SHP - 93
IN THE MATTER OF AN ARBITRATION
Canadian Pacific Limited
CANADIAN COUNCIL OF RAILWAY SHOPCRAFT EMPLOYEES AND ALLIED WORKERS
RE:GRIEVANCE RELATING TO CONTRACTING OUT
SOLE ARBITRATOR: J. F. W. Weatherill
APPEARING FOR THE UNION:
APPEARING FOR THE COMPANY:
A hearing in this matter was held in Montreal on March 12, 1981.
AWARD OF THE ARBITRATOR
The Joint Statement of Fact and Joint Statement of Issue in this matter are as follows:
JOINT STATEMENT OF FACT:
On July 5, 1980, the Company contracted work at Sudbury, Ontario to Dellece Construction, which involved the adjustment and banding of a load of lumber in Car BN 239462.
JOINT STATEMENT OF ISSUE:
It is the position of the union that the Company violated the provisions of the letter of understanding concerning "Contracting Out" dated April 28, 1978.
It is the position of the Company that the work in question is not normally and usually performed by Carmen covered by Wage Agreement #16 and further, as there were no employees who were unable to hold work as a result of this contracting out, in accordance with the final paragraph of the letters dated April 28, 1978, there is no grievance under the Collective Agreement in respect of this matter, and the matter is therefore not arbitrable.
The work in question was performed with respect to a car located on the repair tracks. Generally speaking, it would seem that such work would be performed by Carmen (although it would not appear to require craft skills), and in fact Carmen completed the work on later days. In other locations or circumstances other classifications of employees might be assigned such work.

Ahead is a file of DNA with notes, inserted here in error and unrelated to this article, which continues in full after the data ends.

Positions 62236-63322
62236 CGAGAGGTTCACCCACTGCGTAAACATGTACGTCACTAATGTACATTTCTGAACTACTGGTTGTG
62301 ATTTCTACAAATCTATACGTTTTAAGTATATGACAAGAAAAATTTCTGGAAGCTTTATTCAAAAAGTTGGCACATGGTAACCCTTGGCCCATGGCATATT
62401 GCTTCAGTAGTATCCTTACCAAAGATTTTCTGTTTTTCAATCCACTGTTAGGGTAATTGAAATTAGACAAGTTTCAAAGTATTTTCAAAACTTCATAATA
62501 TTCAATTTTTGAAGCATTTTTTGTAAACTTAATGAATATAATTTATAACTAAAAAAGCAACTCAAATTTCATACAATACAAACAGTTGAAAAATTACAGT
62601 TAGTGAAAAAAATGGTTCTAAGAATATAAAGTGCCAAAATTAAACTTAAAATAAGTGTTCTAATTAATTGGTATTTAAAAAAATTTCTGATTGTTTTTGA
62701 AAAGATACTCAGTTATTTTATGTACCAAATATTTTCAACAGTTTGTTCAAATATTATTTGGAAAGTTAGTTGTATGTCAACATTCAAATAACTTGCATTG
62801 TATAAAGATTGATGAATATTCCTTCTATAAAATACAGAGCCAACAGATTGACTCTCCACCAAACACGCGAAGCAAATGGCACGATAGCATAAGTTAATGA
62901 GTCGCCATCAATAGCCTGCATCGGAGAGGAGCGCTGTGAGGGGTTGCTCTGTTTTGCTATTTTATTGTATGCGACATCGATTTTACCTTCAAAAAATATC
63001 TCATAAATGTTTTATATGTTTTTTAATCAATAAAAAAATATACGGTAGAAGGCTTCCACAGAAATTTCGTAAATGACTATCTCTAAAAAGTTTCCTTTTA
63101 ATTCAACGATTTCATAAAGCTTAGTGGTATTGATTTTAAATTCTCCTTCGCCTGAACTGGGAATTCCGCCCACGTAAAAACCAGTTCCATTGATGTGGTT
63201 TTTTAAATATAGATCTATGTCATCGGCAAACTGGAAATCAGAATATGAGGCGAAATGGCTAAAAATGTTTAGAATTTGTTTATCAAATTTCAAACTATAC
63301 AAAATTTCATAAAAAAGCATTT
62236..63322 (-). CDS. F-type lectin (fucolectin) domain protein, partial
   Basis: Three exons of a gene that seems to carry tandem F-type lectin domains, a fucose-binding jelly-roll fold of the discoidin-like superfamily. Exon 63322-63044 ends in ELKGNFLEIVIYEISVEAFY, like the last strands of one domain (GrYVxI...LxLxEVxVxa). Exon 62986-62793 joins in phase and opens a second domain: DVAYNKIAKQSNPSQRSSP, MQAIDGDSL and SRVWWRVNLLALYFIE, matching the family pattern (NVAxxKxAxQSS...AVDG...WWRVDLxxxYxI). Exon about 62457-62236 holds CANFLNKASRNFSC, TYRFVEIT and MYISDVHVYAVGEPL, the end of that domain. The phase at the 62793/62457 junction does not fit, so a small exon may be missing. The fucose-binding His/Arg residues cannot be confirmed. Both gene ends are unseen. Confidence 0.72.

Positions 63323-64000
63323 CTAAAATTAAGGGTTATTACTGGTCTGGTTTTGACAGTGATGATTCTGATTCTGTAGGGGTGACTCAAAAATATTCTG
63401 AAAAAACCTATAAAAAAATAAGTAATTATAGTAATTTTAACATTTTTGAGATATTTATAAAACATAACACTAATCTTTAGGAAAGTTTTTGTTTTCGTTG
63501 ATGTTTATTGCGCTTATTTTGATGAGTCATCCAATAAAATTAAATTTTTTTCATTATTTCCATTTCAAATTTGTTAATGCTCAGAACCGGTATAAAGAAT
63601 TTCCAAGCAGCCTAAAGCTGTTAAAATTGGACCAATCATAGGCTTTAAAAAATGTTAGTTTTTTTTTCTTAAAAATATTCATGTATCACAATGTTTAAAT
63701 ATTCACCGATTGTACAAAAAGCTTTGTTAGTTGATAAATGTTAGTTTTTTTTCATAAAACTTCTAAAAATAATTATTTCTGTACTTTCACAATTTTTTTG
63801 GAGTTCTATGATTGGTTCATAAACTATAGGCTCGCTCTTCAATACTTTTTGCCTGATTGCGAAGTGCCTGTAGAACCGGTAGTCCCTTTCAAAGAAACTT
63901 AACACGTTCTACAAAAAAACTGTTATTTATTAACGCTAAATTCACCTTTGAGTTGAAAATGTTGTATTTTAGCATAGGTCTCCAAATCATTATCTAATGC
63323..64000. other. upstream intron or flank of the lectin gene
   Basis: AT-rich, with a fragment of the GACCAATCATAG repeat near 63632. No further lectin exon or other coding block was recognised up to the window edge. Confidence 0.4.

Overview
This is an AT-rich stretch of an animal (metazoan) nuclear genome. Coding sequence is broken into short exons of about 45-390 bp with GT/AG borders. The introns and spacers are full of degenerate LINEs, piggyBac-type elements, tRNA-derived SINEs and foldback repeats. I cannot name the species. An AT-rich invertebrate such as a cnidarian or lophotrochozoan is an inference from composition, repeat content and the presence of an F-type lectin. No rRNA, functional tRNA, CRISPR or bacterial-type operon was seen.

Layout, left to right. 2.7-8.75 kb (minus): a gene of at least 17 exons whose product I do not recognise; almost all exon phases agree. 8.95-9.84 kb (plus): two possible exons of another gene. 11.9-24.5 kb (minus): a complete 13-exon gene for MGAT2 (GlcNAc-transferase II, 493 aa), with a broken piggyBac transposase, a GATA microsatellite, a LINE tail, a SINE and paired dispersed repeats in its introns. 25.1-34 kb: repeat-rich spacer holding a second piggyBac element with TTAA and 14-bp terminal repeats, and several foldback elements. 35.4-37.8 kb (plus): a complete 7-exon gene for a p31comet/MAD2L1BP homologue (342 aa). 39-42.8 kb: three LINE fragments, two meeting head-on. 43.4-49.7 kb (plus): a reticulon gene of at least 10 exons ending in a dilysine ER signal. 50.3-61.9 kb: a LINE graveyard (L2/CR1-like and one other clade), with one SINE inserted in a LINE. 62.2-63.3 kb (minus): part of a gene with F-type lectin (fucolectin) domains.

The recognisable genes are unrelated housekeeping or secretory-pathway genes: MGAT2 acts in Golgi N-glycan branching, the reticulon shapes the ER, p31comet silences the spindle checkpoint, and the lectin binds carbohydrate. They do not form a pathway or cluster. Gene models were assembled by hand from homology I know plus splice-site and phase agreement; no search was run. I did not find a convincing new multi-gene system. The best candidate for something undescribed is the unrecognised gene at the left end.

The letter of understanding on which the union relies provides that the company will not contract out work "presently and normally performed" by members of the bargaining unit except in certain circumstances. The company does not here seek to bring itself within any of the exceptions there set out. Rather, the company contends that the matter is not arbitrable, since by its last paragraph the memorandum provides only for the arbitration of those cases where work has been improperly contracted out and where that has resulted in an employee being "unable to hold work". The last paragraph of the memorandum is as follows:
Where a Union contends that the Railway has contracted out work contrary to the foregoing and this results in an employee being unable to hold work, the Union may progress a grievance in respect of such employee by using the grievance procedure which would apply if this were a grievance under the collective agreement. Such grievance shall commence at (*), the union officer submitting the facts on which the Union relies to support its contention. Any such grievance must be submitted within 30 days from the alleged non-compliance.
In the instant case it has not been shown that an, employee was "unable to hold work" because of the contracting out in question. It is true that in recent years the work force has been substantially reduced (although that has not been shown to be attributable to contracting out) but it is not shown that any employees were in fact on lay-off status at the time of, the grievance. The grievors themselves were on their day off, and while they may be said to have lost an overtime opportunity, that is not what the memorandum protects. The grievors, continued to hold their work at all material times. This is not, therefore, a case of the sort which the last paragraph of the memorandum contemplated as subject to arbitration. The matter, I must conclude, is not arbitrable and the grievance must therefore be dismissed.
DATED AT TORONTO, this 17th day of March, 1981.
(signed) J.F.W. Weatherill